Dock4 is a Rac1 GEF downstream of VEGF signalling required for lumen formation in tumour blood vessels
Session type: Poster / e-Poster / Silent Theatre session
Endothelial cell migration and cell-cell junction formation are key stages in the formation of new blood vessels. We and others have previously demonstrated that these processes are regulated by the Rho family of small GTPases. Activation of Rho GTPases is mediated by guanine exchange factors (GEFs). The Dock family of GEFs consists of 11 members. However, to date none of these proteins have been previously implicated in tumour angiogenesis. GEFs can be targeted by small molecule inhibitors and therefore they may constitute therapeutic targets in cancer.
In order to identify what GEFs are required for angiogenesis, we have conducted an siRNA-based screen in a three-dimensional tissue culture angiogenesis system. We are studying the roles of hits indentified in these screens in the tissue culture angiogenesis model using timelapse microscopy, and in an in vivo model that employs retroviral transduction to achieve knockdown of proteins of interest in the tumour vasculature.
We demonstrate that Dock4 is a Rac1 GEF in endothelial cells downstream of VEGF signalling. Dock4 is essential for cell-cell adhesion and sprouting in the tissue culture angiogenesis model. Knockdown of Dock4 inhibits endothelial cell cluster formation that normally precedes sprouting. Tubules form as result of head to tail cell-cell adhesion and they are thinner. In the absence of Rac1 or Dock4 tubules show reduced sprouting. To gain an understanding into the role of Dock4 in tumours in vivo, we have utilized ecotropic retroviruses to deliver shRNAs to host-derived vasculature in BE xenograft tumours. We show that Dock4 knockdown inhibits the formation of functional lumens in tumours in vivo.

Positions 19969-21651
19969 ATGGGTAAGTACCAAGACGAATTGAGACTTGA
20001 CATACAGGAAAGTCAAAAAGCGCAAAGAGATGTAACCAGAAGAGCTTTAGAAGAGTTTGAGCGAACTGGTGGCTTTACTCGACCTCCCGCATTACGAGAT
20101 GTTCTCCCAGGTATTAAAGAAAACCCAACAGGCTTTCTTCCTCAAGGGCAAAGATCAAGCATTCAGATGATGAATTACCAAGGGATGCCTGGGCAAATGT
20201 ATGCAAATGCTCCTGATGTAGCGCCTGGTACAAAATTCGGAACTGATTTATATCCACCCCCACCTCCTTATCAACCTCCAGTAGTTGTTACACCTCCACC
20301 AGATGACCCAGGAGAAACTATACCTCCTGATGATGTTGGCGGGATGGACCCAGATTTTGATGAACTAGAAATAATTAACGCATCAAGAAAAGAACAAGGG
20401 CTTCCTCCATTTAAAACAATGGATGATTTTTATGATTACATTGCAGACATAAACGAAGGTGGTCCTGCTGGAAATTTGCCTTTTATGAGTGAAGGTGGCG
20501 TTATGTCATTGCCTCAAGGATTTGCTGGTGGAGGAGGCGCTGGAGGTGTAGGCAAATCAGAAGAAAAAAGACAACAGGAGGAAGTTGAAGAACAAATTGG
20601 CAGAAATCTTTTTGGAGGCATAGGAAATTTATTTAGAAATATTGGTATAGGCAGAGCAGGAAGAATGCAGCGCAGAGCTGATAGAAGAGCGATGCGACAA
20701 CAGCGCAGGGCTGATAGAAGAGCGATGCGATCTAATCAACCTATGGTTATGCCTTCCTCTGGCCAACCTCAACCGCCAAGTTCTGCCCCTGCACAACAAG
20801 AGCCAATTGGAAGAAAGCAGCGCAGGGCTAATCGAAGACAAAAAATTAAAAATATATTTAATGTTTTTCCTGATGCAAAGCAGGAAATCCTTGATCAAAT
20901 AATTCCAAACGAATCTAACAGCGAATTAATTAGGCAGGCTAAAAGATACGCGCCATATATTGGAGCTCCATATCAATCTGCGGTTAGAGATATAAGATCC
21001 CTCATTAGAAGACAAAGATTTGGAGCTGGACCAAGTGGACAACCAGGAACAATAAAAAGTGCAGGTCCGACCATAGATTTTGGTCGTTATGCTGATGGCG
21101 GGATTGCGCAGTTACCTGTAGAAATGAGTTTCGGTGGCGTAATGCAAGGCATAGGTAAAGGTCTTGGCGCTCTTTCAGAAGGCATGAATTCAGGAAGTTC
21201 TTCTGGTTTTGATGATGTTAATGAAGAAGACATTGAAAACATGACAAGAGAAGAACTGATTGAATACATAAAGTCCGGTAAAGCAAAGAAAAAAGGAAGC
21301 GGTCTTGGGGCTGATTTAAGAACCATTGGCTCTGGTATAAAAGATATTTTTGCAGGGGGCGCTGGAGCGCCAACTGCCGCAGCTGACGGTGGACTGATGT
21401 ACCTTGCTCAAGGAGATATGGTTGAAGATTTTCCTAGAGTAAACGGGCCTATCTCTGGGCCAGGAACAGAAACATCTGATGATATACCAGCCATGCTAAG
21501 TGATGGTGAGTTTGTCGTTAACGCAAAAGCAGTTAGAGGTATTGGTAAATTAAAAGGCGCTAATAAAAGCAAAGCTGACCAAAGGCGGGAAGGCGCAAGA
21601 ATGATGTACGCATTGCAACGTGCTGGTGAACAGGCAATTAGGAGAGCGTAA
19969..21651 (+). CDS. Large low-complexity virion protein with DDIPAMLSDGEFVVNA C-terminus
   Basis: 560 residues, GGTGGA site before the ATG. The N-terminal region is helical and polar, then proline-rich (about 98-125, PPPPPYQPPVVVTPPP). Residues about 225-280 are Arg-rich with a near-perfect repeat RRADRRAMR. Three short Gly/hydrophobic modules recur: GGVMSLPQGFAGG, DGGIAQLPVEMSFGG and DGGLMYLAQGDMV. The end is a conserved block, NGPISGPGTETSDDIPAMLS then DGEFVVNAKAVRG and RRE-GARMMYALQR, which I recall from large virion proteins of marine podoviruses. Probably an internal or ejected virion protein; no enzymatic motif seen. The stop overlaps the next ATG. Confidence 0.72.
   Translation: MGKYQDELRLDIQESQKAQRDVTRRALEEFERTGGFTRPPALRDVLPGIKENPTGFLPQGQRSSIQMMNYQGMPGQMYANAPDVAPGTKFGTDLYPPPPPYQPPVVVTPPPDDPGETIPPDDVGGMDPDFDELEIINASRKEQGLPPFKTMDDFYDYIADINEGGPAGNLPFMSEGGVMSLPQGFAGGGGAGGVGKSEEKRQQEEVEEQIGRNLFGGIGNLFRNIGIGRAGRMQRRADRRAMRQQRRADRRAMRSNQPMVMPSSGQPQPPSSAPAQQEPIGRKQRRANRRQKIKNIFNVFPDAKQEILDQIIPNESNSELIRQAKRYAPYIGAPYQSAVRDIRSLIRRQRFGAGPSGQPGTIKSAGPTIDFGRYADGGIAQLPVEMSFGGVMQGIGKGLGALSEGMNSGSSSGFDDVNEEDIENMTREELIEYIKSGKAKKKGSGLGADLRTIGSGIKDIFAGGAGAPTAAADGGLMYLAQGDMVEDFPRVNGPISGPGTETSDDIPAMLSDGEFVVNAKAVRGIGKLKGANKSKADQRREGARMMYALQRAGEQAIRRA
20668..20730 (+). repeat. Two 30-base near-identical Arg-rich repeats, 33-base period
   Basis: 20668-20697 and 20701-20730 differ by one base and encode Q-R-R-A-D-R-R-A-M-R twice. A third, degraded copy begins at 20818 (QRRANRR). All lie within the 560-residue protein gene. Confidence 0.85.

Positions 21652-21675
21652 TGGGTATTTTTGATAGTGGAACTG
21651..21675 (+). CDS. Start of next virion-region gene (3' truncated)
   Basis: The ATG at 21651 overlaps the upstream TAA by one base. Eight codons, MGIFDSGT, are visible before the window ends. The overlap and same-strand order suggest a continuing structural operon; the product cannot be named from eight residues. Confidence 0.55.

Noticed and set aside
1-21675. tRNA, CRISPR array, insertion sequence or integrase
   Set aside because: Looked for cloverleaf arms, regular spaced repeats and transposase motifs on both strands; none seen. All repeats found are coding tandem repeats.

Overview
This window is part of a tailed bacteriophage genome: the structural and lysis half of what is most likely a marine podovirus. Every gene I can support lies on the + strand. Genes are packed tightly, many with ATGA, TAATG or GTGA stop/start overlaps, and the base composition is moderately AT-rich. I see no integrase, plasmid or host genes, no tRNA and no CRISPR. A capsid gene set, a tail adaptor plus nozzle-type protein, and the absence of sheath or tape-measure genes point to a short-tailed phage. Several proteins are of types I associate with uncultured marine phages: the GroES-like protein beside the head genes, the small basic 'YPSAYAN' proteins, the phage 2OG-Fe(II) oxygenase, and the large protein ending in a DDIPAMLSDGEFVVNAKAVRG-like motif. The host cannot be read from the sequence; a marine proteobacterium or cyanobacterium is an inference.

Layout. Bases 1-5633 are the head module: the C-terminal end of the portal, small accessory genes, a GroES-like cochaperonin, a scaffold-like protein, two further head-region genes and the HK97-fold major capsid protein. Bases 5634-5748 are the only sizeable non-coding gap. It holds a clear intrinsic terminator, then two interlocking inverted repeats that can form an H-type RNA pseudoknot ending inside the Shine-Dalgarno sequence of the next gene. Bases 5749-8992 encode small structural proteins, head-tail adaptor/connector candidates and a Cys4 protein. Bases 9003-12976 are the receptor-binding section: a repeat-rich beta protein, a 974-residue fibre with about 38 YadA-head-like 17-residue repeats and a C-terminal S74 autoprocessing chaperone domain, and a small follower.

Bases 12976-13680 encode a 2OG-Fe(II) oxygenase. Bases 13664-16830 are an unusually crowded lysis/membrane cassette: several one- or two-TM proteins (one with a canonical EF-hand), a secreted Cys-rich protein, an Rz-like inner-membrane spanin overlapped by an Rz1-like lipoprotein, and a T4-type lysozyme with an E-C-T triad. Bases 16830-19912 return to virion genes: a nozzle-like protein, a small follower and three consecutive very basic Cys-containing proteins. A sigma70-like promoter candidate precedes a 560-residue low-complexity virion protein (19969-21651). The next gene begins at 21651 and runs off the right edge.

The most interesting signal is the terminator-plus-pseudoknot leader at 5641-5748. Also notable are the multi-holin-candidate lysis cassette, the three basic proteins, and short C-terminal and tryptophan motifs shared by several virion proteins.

Dock4 is a Rac1 GEF downstream of VEGF signalling required for cell-cell adhesion and sprouting, and lumen formation in vivo. Dock4 knockdown in endothelial cells compromises the generation of functional vessels in tumours.